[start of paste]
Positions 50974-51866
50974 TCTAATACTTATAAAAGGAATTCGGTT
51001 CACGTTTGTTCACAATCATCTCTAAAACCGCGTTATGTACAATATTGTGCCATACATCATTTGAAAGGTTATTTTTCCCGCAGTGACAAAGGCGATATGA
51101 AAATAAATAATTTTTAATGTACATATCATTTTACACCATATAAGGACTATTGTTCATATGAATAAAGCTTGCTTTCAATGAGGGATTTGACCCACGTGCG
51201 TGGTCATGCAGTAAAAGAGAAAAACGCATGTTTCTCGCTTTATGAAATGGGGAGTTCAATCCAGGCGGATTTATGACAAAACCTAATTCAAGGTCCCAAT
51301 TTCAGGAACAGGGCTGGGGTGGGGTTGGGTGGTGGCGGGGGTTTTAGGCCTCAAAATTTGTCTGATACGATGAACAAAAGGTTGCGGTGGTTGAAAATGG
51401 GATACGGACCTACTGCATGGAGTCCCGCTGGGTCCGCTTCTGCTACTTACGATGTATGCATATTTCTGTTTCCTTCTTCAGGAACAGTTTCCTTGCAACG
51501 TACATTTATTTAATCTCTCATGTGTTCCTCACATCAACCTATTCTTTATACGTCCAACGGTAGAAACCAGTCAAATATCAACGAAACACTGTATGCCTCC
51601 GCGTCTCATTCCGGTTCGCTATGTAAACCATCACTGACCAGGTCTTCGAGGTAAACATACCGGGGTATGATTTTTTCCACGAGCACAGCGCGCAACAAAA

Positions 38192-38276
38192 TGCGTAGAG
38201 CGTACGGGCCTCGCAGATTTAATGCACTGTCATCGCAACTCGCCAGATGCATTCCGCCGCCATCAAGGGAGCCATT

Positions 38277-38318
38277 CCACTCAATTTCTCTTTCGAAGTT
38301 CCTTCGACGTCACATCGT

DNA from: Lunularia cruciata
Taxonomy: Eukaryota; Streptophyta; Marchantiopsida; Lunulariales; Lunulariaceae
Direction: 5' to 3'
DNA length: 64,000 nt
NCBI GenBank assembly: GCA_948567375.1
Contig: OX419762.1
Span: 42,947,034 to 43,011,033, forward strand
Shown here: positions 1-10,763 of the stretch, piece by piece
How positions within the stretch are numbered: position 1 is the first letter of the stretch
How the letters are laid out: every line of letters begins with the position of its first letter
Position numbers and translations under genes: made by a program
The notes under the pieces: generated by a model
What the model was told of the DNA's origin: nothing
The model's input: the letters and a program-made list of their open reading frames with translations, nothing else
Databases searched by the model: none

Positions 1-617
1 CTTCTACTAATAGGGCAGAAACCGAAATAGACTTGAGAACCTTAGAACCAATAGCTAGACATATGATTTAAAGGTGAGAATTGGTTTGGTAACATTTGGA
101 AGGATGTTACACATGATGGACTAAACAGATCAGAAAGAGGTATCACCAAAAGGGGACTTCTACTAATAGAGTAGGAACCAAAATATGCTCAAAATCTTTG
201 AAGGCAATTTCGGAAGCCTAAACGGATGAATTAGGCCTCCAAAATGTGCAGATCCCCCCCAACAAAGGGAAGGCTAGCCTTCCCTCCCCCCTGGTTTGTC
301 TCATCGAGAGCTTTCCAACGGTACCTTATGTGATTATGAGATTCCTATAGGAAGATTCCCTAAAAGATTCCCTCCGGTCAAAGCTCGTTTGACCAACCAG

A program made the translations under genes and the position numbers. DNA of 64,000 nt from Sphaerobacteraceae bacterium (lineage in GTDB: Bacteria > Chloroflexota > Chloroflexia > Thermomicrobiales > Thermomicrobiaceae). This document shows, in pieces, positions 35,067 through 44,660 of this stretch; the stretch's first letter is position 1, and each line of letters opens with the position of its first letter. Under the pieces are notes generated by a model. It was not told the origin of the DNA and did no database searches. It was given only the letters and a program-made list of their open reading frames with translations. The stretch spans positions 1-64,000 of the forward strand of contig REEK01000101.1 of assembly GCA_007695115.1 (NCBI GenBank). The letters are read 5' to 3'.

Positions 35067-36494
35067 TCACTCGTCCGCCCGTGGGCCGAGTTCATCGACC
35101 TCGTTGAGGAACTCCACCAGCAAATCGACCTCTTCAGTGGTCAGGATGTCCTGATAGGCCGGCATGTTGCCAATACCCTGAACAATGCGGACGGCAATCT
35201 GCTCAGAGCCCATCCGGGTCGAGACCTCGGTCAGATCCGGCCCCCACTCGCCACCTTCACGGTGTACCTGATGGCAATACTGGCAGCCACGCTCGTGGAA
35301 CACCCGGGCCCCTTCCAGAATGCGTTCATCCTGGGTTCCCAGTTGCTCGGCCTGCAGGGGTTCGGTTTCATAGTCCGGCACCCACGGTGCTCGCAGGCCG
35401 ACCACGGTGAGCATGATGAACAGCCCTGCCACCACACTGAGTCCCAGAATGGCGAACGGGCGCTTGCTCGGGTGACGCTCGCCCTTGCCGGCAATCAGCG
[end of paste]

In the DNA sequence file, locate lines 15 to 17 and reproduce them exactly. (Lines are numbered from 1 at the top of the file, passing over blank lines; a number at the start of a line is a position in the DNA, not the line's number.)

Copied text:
38301 CCTTCGACGTCACATCGT

DNA from: Lunularia cruciata
Taxonomy: Eukaryota; Streptophyta; Marchantiopsida; Lunulariales; Lunulariaceae